Exhibition: JONATHAN MEESE | Tim van Laere Gallery | Belgium | 12 March 2015 – 25 April 2015

German artist Jonathan Meese’s new exhibition featuring his paintings and drawings of women; including Cara Delevingne, Scarlett Johansson and his own mother.  On from tomorrow until April in Antwerp, Belgium

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Tim Van Laere Gallery is pleased to announce Spitzenmeesige Women (Schniddeldiddelson). In his second solo exhibition the German artist
Jonathan Meese (b. 1970, Tokyo, lives and works in Berlin and Hamburg)
is presenting a new series of paintings and drawings focusing on women.
They are starring his mother, Barbarella, Lolita, Fräulein K.U.N.S.T.,
Scarlett Johansson, Mumina, Nofretete and Cara Delevingne, who currently
is not only Britain’s favourite Topmodel but also Topgurner—making fun
of herself by playing with her face, showing what a useful mask it is: a
subversive, humorous and playful performative act Meese deeply relates
to in his art.

Women—this theme seems unusual for Meese at first sight, whose work is
mainly identified with rather masculine dominated subjects like world
history, original myths and heroic legends. On closer examination one
discovers, though, that from the beginning women play an important role
in Meese’s painterly and also sculptural work. His early paintings from
2000, show an almost classical approach of act painting, following the
tradition of the femme fatale. Although his artistic expression has
changed to a more and more abstract expressionist style, his women still
often appear in the role of an enchantress, seductress, vampire or
witch. But Meese was never really concerned with the destructive power
of the female sex inherent in this theme. Nor was he intent upon
gender-specific questions. He even queries them in his performances,
playing the role of a woman (Zarathustra – Die Gestalten sind unterwegs
with Martin Wuttke in 2006), and in paintings showing figures with
genitals of both sexes. To Meese the femme fatale is only interesting as
an archetype of art, as a symbol of power. That applies to the image of
the mother, too. Meese depicted his own mother, Brigitte, in many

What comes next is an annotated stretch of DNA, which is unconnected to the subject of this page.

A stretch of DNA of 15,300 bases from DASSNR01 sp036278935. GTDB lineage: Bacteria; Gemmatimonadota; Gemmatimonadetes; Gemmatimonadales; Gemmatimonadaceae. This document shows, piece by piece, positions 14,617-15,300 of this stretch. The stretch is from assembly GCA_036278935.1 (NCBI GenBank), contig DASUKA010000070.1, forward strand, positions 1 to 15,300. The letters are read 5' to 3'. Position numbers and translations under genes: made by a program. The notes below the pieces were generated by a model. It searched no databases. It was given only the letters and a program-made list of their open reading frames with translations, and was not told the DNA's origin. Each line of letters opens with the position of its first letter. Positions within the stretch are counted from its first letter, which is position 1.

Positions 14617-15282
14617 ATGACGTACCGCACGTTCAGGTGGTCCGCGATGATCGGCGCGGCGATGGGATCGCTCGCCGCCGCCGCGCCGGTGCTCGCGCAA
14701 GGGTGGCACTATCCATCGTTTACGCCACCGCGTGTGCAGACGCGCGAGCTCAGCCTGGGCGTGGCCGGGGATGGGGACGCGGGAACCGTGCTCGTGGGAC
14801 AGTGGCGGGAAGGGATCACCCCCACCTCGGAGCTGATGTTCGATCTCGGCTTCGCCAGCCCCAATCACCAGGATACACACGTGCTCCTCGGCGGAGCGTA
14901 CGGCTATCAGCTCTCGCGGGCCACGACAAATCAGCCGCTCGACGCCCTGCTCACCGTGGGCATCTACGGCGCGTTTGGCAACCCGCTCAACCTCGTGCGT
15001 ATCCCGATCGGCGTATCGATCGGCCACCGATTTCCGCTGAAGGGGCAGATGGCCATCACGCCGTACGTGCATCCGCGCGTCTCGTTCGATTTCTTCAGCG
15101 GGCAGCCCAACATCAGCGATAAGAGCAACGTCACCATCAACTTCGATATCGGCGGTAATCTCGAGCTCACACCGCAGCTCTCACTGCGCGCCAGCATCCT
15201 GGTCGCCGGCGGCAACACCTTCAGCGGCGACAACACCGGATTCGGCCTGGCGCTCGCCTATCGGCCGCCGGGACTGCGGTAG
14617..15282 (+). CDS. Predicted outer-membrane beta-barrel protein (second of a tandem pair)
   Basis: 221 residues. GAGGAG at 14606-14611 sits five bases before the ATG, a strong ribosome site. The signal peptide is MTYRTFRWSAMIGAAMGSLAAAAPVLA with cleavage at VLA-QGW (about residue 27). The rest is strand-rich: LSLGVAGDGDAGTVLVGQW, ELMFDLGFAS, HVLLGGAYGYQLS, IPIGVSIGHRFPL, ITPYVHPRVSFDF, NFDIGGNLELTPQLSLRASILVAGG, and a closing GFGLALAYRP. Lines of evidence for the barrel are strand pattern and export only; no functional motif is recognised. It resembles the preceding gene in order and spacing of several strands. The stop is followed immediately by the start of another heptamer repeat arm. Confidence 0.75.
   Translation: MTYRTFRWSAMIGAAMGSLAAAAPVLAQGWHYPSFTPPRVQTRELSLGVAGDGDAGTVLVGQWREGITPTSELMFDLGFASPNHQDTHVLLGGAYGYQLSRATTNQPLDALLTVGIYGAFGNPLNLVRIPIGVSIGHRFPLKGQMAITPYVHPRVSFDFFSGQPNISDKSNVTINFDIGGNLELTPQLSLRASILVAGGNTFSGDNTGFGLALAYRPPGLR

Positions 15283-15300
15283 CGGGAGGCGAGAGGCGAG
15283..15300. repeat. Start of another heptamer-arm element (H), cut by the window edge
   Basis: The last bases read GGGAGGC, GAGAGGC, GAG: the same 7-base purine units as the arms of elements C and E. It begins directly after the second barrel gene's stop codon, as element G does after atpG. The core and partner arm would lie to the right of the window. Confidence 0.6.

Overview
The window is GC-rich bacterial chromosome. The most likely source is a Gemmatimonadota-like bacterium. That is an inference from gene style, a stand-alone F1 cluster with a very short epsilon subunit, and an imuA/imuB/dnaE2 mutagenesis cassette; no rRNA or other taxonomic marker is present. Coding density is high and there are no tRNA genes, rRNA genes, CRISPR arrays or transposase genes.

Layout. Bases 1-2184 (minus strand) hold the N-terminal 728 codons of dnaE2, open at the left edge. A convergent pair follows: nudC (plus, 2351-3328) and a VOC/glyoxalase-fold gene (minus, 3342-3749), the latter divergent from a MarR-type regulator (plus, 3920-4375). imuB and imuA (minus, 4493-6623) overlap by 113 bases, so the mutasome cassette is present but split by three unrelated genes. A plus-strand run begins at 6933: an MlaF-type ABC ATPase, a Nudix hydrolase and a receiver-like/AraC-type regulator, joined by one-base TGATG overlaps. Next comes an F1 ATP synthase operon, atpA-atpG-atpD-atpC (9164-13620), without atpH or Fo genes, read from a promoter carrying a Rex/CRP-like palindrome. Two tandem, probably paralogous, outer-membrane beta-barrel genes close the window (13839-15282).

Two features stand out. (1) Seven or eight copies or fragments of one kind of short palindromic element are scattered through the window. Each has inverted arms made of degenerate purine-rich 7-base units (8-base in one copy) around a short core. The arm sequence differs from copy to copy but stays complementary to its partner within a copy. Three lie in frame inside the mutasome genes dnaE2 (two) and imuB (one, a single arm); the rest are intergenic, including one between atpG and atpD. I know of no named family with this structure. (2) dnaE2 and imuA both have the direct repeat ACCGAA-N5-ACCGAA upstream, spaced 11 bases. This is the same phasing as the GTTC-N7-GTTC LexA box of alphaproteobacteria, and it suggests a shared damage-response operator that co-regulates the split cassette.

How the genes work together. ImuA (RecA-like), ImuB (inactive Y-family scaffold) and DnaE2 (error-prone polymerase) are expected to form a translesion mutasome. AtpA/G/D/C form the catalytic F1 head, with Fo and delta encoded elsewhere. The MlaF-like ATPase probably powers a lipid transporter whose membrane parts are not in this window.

portraits and installations (MOR with TAL R in 2005)—as an animal, a
general, a vampire and the goddess Isis and many more. Following
Nietzsche, the mother in the artist’s eyes is “the industry of nature.”
Known for the deconstruction of pictorial codes, Meese renews in his
latest work the persistent power of often clichéd symbols which relate
to the women as much as to love, the origin and nature: the heart, the
spiral and the strawberry.

While dealing with a subject that has been discussed throughout the
history of art, these works are a fine example of Meese’s ability to
play with the seemingly banal and renew its forces. Using his fingers
for some paintings in his incomparable expressive manner, he even lends
physical power to his figures.

Jonathan Meese has exhibited globally with museums and leading art
galleries including solo shows at Museum der Moderne, Salzburg; Gem, The
Hague; CAC Málaga, Málaga; Museum of Contemporary Art, North Miami; De
Appel Center for Contemporary Art, Amsterdam; group shows at Middle
Gate, curated by Jan Hoet; Museu de Arte de São Paulo, São Paulo;
Guggenheim Museum, New York; Martin-Gropius-Bau, Berlin; National Center
for Contemporary Art, Moscow; MARTa Herford, Herford; Centre Pompidou,
Paris; The Saatchi Gallery, London; MoMA PS1 Contemporary Art Center,
New York. His work is included in several public and museum collections
a.o. Centre Pompidou, Paris; Dela Cruz Collection, Miami; Musée de
Strasbourg, Strasbourg; Thyssen Bornemisza Art Contemporary, Vienna;
Essl Museum, Klosterneuburg; Sammlung Falckenberg, Hamburg; Rubell,
Family Collections, New York; Sammlung zeitgenössischer Kunst der
Bundesrepublik Deutschland, Bonn; Sammlung Goetz, München; Statens
Museum for Kunst, Copenhagen; Art Gallery of Ontario, Toronto.

( http://www.timvanlaeregallery.com/artists/overview )

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